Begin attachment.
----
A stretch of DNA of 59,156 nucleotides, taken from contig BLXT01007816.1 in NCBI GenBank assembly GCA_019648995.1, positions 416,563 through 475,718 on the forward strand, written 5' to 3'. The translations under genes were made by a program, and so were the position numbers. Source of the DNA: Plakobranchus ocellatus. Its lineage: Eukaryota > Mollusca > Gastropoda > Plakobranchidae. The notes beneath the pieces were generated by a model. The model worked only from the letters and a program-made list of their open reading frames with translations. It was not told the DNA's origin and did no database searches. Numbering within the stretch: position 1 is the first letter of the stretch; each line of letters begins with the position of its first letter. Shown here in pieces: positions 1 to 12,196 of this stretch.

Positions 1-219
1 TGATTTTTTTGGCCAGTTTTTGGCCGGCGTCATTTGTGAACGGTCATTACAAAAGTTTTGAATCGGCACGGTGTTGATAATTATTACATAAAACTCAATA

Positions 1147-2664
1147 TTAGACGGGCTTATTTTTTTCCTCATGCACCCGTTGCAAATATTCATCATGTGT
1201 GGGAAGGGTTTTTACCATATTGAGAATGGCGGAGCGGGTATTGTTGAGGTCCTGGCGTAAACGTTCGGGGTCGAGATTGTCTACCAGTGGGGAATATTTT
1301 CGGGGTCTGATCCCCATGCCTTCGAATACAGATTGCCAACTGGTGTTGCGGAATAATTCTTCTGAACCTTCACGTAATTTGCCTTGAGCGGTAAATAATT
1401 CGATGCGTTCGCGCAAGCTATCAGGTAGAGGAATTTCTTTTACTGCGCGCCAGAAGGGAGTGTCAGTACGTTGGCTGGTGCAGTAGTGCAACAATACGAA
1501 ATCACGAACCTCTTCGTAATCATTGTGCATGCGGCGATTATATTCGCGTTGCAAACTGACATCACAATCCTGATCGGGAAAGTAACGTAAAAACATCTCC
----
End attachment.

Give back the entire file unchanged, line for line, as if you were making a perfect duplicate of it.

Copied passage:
A stretch of DNA of 59,156 nucleotides, taken from contig BLXT01007816.1 in NCBI GenBank assembly GCA_019648995.1, positions 416,563 through 475,718 on the forward strand, written 5' to 3'. The translations under genes were made by a program, and so were the position numbers. Source of the DNA: Plakobranchus ocellatus. Its lineage: Eukaryota > Mollusca > Gastropoda > Plakobranchidae. The notes beneath the pieces were generated by a model. The model worked only from the letters and a program-made list of their open reading frames with translations. It was not told the DNA's origin and did no database searches. Numbering within the stretch: position 1 is the first letter of the stretch; each line of letters begins with the position of its first letter. Shown here in pieces: positions 1 to 12,196 of this stretch.

Positions 1-219
1 TGATTTTTTTGGCCAGTTTTTGGCCGGCGTCATTTGTGAACGGTCATTACAAAAGTTTTGAATCGGCACGGTGTTGATAATTATTACATAAAACTCAATA

Positions 1147-2664
1147 TTAGACGGGCTTATTTTTTTCCTCATGCACCCGTTGCAAATATTCATCATGTGT
1201 GGGAAGGGTTTTTACCATATTGAGAATGGCGGAGCGGGTATTGTTGAGGTCCTGGCGTAAACGTTCGGGGTCGAGATTGTCTACCAGTGGGGAATATTTT
1301 CGGGGTCTGATCCCCATGCCTTCGAATACAGATTGCCAACTGGTGTTGCGGAATAATTCTTCTGAACCTTCACGTAATTTGCCTTGAGCGGTAAATAATT
1401 CGATGCGTTCGCGCAAGCTATCAGGTAGAGGAATTTCTTTTACTGCGCGCCAGAAGGGAGTGTCAGTACGTTGGCTGGTGCAGTAGTGCAACAATACGAA
1501 ATCACGAACCTCTTCGTAATCATTGTGCATGCGGCGATTATATTCGCGTTGCAAACTGACATCACAATCCTGATCGGGAAAGTAACGTAAAAACATCTCC